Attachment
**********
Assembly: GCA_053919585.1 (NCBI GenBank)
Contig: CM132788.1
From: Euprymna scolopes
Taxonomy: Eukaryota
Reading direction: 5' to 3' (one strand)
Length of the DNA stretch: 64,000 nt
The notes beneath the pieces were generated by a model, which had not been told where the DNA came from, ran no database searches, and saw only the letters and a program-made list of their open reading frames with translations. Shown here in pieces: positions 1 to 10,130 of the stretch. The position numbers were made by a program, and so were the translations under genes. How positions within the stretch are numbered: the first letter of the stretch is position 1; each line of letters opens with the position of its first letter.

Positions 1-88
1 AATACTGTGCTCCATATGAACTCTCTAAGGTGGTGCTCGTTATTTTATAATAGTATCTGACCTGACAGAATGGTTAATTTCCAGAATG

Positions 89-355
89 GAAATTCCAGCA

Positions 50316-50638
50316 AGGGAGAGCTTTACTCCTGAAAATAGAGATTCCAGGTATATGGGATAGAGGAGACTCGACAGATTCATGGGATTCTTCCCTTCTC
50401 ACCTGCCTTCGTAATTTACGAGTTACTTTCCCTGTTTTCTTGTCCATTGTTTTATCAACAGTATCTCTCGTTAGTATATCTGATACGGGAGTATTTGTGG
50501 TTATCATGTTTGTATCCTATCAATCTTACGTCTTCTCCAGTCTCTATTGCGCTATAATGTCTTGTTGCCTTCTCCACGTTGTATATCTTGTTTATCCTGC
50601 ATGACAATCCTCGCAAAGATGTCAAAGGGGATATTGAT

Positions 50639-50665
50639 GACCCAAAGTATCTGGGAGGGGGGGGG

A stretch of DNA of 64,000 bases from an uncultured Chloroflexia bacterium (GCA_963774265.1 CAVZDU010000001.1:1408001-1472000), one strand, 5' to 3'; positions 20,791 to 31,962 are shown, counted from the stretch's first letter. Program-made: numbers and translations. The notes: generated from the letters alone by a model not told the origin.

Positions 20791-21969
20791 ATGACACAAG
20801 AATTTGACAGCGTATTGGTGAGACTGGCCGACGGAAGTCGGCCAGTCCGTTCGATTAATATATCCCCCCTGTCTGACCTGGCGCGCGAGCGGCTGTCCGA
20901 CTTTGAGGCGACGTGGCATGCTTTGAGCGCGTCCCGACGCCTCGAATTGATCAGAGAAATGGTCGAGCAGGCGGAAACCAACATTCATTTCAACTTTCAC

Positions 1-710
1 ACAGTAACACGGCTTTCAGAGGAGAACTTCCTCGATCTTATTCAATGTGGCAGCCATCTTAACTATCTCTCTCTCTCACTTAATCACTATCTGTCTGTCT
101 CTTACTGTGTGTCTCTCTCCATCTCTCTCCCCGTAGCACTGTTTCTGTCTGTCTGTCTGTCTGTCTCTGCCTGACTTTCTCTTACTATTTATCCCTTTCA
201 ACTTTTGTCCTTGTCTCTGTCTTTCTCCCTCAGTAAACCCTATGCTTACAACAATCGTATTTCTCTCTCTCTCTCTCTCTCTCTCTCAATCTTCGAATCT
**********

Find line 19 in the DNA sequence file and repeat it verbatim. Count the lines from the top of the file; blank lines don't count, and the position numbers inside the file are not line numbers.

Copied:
A stretch of DNA of 64,000 bases from an uncultured Chloroflexia bacterium (GCA_963774265.1 CAVZDU010000001.1:1408001-1472000), one strand, 5' to 3'; positions 20,791 to 31,962 are shown, counted from the stretch's first letter. Program-made: numbers and translations. The notes: generated from the letters alone by a model not told the origin.